This was our first holiday season spent in the southern hemisphere, so it was a bit of an adjustment. We can’t complain about the sunny days and balmy nights, but must say that it is a lot more comfortable baking pies in the cold of winter. Hot ovens and hundred-degree weather just don’t mix. Christmas Eve tradition in Argentina includes the usual fare of family, food and gifts, with the added benefit of fireworks at midnight! The show far surpassed the size and sound of the 4th of July and New Year’s Eve in the States…combined. After a late night, we woke up “early” around 11am and headed over to another aunt’s house for a Christmas asado (BBQ). It was nice to get out of the city and explore the suburb of Escobar. It was a fantastic day relaxing in the backyard grilling, playing games, chatting and watching the children (more primos) enjoy the holiday. We were particularly excited about the number of different cuts of meat on the grill (seven!) plus provoleta cheese.

Christmas in Buenos Aires

In the days before and after Christmas, we took our time exploring the various neighborhoods of Buenos Aires. Palermo, Puerto Madero, La Boca, San Isidro, Recoleta, San Telmo, Boedo – each one had something different to offer. La Boca, perhaps one of the most visited parts of the city, was a hub for many early immigrants to Buenos Aires and is known for its colorful buildings. While we could have done without the hordes of tourists and very pushy business owners, it was still fun to wander the streets and pick out our favorite houses. The neighborhoods of Boedo and Palermo were a pleasant surprise to us. Neither was on our radar before we arrived, but they turned out to be our favorite places to walk, visit parks and stop for café con leche and medialunas (croissants).

La Boca

We did a whirlwind, self-guided, walking tour one day from where we were staying in Boedo, through San Telmo, across the levees of Puerto Madero, along la Costanera Sur, past the Centro, down to la Boca, and over to Constitución, before making our way back to Boedo. It was a hell of a walk to say the least. We loved the antique shops in Mercado San Telmo, and think that the parrillada stands/carts that border the Ecological Reserve on the Costanera Sur are the perfect place to stop for an afternoon snack or cheap evening meal.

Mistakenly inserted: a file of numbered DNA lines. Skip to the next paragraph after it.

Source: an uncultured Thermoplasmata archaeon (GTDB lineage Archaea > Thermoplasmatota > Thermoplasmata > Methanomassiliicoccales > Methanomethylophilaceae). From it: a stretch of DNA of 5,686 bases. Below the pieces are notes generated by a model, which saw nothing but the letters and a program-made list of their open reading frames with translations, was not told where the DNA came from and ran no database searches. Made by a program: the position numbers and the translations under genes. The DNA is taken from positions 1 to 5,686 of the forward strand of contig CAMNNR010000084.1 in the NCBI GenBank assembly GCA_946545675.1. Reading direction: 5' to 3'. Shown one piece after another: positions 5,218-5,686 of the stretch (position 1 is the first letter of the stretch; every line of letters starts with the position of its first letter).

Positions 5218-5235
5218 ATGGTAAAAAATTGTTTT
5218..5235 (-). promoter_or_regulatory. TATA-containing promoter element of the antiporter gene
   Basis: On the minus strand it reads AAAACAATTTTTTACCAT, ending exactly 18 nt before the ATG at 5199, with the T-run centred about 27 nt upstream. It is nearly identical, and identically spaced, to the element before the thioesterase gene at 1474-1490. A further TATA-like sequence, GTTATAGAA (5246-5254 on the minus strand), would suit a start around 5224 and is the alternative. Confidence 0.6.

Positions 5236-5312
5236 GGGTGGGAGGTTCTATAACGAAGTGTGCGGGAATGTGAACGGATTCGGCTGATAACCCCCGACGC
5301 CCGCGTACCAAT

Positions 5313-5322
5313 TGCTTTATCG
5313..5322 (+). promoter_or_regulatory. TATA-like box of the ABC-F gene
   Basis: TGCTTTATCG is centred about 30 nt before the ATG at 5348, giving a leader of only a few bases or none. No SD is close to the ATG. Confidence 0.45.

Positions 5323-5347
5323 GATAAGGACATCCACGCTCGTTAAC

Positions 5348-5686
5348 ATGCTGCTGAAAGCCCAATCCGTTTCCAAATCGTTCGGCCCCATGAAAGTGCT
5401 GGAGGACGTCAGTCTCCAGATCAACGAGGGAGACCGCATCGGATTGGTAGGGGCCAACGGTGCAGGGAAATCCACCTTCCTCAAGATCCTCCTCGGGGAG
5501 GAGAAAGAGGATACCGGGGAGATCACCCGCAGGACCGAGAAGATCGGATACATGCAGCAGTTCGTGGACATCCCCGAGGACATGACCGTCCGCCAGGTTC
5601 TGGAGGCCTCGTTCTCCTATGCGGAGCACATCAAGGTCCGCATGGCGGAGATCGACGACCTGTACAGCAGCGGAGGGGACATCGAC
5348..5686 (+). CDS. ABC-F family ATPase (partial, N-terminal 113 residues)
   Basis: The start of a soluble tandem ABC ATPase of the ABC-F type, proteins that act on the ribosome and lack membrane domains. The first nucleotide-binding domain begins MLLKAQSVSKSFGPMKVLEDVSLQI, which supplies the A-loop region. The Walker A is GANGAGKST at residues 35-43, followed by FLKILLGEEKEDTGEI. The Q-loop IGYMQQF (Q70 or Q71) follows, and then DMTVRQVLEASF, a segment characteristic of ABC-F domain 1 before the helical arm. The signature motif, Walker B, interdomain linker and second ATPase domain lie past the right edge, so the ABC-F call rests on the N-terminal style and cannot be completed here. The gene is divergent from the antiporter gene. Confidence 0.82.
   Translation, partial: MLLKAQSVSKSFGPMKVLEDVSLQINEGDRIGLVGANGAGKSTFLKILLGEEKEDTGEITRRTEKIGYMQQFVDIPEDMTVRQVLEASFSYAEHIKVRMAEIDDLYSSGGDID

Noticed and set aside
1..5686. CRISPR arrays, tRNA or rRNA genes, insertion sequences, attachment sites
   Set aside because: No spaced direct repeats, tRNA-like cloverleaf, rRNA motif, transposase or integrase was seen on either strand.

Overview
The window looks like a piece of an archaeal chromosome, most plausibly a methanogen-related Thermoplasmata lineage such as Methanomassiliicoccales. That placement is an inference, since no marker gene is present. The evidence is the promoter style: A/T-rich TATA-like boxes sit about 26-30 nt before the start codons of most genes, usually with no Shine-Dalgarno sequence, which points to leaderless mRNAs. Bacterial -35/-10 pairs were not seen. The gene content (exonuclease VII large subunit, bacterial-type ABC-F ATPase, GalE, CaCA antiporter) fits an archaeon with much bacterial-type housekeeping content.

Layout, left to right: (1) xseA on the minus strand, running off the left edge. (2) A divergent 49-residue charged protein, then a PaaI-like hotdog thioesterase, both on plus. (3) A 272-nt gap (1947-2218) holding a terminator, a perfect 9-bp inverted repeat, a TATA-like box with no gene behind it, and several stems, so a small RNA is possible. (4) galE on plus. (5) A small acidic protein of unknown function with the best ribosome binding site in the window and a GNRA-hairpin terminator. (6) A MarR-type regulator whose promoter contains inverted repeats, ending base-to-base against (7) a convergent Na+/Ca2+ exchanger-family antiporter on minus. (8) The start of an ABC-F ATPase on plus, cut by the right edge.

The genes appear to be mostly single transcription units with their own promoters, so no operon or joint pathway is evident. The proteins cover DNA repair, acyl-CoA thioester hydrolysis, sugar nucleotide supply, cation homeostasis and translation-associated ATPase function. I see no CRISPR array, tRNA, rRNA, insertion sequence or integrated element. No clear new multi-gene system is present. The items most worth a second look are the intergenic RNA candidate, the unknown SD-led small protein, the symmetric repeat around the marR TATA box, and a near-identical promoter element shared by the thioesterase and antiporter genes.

San Telmo y Puerto Madero

On another day, we made the long trek over to the Recoleta area. This part of town is filled with museums, plazas, and vast green parks. We enjoyed something very modern and something very old. The Floralis Generica, an enormous public art installation, is a giant flower in the middle of a reflecting pool, but what makes this particular piece so cool is that the petals open each morning and slowly close as the sun sets, just like a real flower. After scoping out the Floralis Generica, we walked a few blocks to the Cementerio de Recoleta. At first we weren’t sure how we felt about visiting a cemetery for purposes other than visiting a loved one, but once we arrived and saw the tour buses lined up, we knew that there would be many other tourists far more conspicuous than us wondering the grounds. The ancient Greek word Necropolis (meaning city of the dead) instantly came to mind as we entered the cemetery. The tombs, mausoleums and monuments to Argentina’s most famous and wealthy citizens are more like small houses than burial sites. Instead of a grassy space with crumbling headstones, Cementerio de Recoleta is a well-kept gated community with cobblestone walkways, polished marble structures and street lights. If ever there was a place to be buried in “style,” this is it, and following suit, it is the final resting place of Argentina’s iconic first-lady, Evita Duarte Perón.